uname - identify the current IRIX system
uname [ -snrvmpadR ]
uname [ -V INSTVERSIONNUM ]
uname [ -S nodename ]
uname prints information that identifies the current IRIX system to
standard output. The string IRIX64 is printed on systems that support
64-bit addressing (pointers); also see the KERN_POINTERS argument to
The options cause selected information returned by uname(2) to be
-a Behave as though all of the options -mnrsv were specified.
-m Print the machine hardware name. This is the type of CPU board that
the system is running on, e.g. IP22.
-n Print the hostname or nodename. The nodename is the name by which
the system is known to communications networks.
-p Print the (informal) name of the current system's instruction set
architecture. See the SI_ARCHITECTURE section of sysinfo(2).
-r Print the operating system release. This string begins with one of
the following forms: m.n or m.n.a where m is the major release
number, n is the minor release number and a is the (optional)
maintenance level of the release; e.g. 3.2 or 3.2.1.
-R Print the extended release name, usually the name of a hardware
specific release. Implies the -r option. The string returned will
be empty (that is, the -r and -R options will produce the same
output) on the base OS release. This option shows additional
information similar to that printed on the CD label for hardware
-s Print the (operating) system name (the default).
Change the hostname or nodename to the specified nodename. This
changes only the runtime name, and is normally unused. The
hostname(1) command is the recommended method of setting this field,
because it will allow for longer names. hostname uses the contents
of /etc/sys_id to set the name during system startup. Only the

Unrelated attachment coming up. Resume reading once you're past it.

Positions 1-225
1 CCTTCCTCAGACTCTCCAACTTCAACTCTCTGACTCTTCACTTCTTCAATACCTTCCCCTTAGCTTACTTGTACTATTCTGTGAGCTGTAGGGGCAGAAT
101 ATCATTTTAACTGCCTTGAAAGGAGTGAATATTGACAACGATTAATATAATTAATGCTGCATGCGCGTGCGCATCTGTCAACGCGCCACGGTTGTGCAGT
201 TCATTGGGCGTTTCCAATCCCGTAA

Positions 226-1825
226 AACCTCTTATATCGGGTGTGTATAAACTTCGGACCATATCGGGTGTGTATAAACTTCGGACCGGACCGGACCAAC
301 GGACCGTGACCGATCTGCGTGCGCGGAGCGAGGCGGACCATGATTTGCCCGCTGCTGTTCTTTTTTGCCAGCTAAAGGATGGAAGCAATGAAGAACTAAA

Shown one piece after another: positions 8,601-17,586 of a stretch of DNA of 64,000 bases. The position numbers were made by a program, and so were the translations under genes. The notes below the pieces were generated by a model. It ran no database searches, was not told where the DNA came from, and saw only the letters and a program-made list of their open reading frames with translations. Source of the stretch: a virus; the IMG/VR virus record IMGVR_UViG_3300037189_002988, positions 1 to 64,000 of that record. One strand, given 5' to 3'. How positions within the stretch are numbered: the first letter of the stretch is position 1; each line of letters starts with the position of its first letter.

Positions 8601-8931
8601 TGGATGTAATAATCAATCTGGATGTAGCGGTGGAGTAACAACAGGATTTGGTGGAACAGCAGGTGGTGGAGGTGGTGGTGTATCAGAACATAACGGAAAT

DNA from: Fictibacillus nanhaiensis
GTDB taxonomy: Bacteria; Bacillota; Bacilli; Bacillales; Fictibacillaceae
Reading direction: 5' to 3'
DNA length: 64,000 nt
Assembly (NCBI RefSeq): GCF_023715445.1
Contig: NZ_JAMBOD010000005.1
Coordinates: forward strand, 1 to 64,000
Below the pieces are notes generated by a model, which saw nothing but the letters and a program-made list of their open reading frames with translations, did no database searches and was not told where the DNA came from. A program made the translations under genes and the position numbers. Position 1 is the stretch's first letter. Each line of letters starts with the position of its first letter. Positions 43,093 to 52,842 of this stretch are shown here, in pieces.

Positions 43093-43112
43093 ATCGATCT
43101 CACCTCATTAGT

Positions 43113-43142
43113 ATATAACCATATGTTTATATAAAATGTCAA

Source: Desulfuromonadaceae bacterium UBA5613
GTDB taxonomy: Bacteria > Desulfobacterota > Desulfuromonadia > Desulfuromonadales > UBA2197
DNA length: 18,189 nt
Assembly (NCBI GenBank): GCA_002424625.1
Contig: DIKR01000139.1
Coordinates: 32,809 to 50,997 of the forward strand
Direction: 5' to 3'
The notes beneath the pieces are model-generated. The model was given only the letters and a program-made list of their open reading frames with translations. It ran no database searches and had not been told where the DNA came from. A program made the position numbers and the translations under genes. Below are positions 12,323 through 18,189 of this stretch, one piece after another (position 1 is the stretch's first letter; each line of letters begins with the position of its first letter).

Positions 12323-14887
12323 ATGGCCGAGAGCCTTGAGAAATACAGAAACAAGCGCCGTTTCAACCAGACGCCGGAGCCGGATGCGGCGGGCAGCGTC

super-user is allowed this capability.
-v Print the operating system version. This is the date and time that
the operating system was generated, and has the form: mmddhhmm.
The -d and -V options decode the inst version-number, a 10-digit integer
that, if present, is the last field in the release-name string returned
by `uname -r'. Alpha and Beta releases have inst version-numbers, final
releases do not. This number represents encoded information about the
origin of the release.
`uname -d' attempts to report the running system's inst version
information; if the release has no inst version-number, uname displays an
`uname -V INSTVERSIONNUM' interprets and displays the information encoded
in INSTVERSIONNUM; if the number is invalid, uname displays an error
Do not confuse the 8-digit version number returned by `uname -v'--present
in all releases--with the 10-digit inst version-number. The two serve
different--if somewhat overlapping--purposes.
hostname(1), inst(1M), sysconf(1), versions(1M), uname(2), sysinfo(2),
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